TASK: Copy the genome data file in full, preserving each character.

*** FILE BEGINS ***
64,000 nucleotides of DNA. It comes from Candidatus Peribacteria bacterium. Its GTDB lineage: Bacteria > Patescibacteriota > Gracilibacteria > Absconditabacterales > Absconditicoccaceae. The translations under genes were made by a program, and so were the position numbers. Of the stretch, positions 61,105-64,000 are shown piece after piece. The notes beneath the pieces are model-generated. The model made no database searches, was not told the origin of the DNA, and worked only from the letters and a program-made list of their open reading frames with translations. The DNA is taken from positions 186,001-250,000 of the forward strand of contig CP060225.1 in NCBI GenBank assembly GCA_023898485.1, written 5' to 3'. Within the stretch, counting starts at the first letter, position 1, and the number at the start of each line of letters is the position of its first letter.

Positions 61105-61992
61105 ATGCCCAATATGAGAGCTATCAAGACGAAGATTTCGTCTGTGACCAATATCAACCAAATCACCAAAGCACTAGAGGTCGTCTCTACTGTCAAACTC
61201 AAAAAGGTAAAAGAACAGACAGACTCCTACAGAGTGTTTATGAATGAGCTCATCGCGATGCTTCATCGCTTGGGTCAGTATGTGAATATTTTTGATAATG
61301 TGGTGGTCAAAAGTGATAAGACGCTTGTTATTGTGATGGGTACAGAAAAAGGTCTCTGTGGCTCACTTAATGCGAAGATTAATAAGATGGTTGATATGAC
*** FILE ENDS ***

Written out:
64,000 nucleotides of DNA. It comes from Candidatus Peribacteria bacterium. Its GTDB lineage: Bacteria > Patescibacteriota > Gracilibacteria > Absconditabacterales > Absconditicoccaceae. The translations under genes were made by a program, and so were the position numbers. Of the stretch, positions 61,105-64,000 are shown piece after piece. The notes beneath the pieces are model-generated. The model made no database searches, was not told the origin of the DNA, and worked only from the letters and a program-made list of their open reading frames with translations. The DNA is taken from positions 186,001-250,000 of the forward strand of contig CP060225.1 in NCBI GenBank assembly GCA_023898485.1, written 5' to 3'. Within the stretch, counting starts at the first letter, position 1, and the number at the start of each line of letters is the position of its first letter.

Positions 61105-61992
61105 ATGCCCAATATGAGAGCTATCAAGACGAAGATTTCGTCTGTGACCAATATCAACCAAATCACCAAAGCACTAGAGGTCGTCTCTACTGTCAAACTC
61201 AAAAAGGTAAAAGAACAGACAGACTCCTACAGAGTGTTTATGAATGAGCTCATCGCGATGCTTCATCGCTTGGGTCAGTATGTGAATATTTTTGATAATG
61301 TGGTGGTCAAAAGTGATAAGACGCTTGTTATTGTGATGGGTACAGAAAAAGGTCTCTGTGGCTCACTTAATGCGAAGATTAATAAGATGGTTGATATGAC